Fourth graders are capable of using a computer to type, organize, and write well enough to be assessed, according to aby the National Center for Education Statistics. However, whether the results of a computer-based test offer a true measure of students’ writing abilities has yet to be determined.
The study also presents ideas for making computer-based exams more accessible to 4th graders, including by simplifying and reading aloud directions. It comes as the majority of states prepare to roll out, most of which will be taken on computers next spring.
The NCES, which is part of the U.S. Department of Education and administers the National Assessment of Educational Progress, is also getting ready to expand its ownIn 2012, results were released for the for 8th and 12th graders. One quarter of students scored at the proficient level or higher.
In 2011, the NCES performed a small-scale usability study to see how well 4th graders could access the assessment platform used for the 8th and 12th grade NAEP writing tests, according to a July 24 press release from the NCES. That 60-student study found that “4th grade students varied in their ability to write using the computer, and that while some features seemed intuitive to students, others were more difficult to access.” Specifically, students had trouble reading and understanding the lengthy directions, and many skipped them altogether.
Based on those results, the NCES developed a modified assessment platform that had fewer words for the directions, presented one direction at a time, and included voiceovers to read the directions.
In 2012, the NCES administered a new writing test using the modified platform to a nonrepresentative sample of 13,000 4th graders. The students took two 30-minute or three 20-minute tests using a laptop and headphones. Overall, 61 percent of students scored at least a 3 on a 1-to-6 scale (with a 6 being the top score). That means the majority of students “wrote enough to be assessed, included ideas that were mostly on topic and used simple organizational strategies in most of their writing,” the NCES news release said.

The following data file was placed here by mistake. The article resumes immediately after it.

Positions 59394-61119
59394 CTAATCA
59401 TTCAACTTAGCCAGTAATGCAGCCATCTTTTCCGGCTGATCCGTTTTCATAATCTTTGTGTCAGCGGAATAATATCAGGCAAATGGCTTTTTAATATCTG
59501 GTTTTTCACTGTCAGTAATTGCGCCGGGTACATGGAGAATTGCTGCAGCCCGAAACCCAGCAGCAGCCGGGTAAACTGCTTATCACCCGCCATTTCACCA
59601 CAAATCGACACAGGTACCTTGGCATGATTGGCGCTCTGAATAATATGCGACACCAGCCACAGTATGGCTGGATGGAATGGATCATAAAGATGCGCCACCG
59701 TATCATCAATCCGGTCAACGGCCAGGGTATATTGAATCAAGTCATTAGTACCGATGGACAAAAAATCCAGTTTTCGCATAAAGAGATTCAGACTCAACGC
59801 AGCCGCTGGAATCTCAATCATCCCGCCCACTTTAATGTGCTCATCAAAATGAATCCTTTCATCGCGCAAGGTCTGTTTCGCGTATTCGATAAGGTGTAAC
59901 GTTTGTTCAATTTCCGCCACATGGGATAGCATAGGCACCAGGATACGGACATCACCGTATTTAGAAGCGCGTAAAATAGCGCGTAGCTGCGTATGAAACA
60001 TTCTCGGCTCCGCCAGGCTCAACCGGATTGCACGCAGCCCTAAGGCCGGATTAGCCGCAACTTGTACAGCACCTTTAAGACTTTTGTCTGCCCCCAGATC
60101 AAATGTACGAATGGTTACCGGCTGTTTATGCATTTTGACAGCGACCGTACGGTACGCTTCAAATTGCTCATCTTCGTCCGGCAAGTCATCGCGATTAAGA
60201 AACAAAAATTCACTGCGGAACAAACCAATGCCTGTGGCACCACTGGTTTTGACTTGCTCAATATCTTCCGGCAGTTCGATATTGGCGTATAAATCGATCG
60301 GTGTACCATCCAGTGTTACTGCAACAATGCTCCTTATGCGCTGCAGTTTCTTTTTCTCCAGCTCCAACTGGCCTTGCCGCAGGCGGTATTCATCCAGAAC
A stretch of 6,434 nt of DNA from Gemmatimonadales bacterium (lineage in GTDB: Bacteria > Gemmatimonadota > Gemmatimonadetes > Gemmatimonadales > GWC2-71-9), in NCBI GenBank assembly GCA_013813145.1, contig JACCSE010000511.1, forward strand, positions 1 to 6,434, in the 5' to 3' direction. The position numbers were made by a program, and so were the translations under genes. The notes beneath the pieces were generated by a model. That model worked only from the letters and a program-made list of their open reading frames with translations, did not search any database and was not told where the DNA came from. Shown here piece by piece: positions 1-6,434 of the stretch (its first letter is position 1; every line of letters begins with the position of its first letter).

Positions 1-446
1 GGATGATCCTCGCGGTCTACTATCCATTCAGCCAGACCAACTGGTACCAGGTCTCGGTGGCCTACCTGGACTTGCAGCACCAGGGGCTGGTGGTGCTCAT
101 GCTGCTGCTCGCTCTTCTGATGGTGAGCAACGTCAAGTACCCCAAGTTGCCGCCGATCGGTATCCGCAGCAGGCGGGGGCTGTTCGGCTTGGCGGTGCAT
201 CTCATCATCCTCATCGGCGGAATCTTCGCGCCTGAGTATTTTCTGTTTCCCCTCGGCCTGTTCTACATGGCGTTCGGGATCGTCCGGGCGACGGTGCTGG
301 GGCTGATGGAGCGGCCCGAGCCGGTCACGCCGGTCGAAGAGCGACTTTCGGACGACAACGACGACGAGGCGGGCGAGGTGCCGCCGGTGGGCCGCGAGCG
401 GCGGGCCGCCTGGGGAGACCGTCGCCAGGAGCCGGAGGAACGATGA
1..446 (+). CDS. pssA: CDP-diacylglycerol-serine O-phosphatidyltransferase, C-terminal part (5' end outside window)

‘An Initial Look’
But Ebony Walton, a researcher with the NCES, said “the performance piece is really just an initial look.” The results, she said, were not weighted and the pilot study is “just a snapshot. It was not necessarily to make definitive statements about students’ ability or how their use of these tools are related to ... performance.”
One glaring question not tackled by the study is how well students perform on the computer-based writing test compared with on the paper-and-pencil exam. That is, can 4th graders demonstrate their true writing ability using a computer, or is it a barrier for at least some?
The study does offer one comparison, focused on word count. On the NAEP paper-and-pencil writing test in 2010, 4th grade students wrote, on average, 159 words per response. With the computer-based test, which was 10 minutes longer, they wrote an average of 110 words.
Considering that the higher-scoring papers tend to have more words, as the 2012 data show, it’s possible students may not be showing their true abilities on the computer.
Ms. Walton said an overall performance comparison to paper-and-pencil scores “would have to be done empirically with another type of study.”
Scott Marion, the associate director of the Dover, N.H.-based National Center for the Improvement of Educational Assessment, said he’d like to see a study in which students are each given two writing prompts, responding to one on paper and one on computer.
The NCES plans to release a more in-depth study on how well students do with computer-based writing tests by the end of the year.
A version of this article appeared in the August 06, 2014 edition of Education Week as Study Eyes 4th Graders’ Readiness for Writing Tests on Computer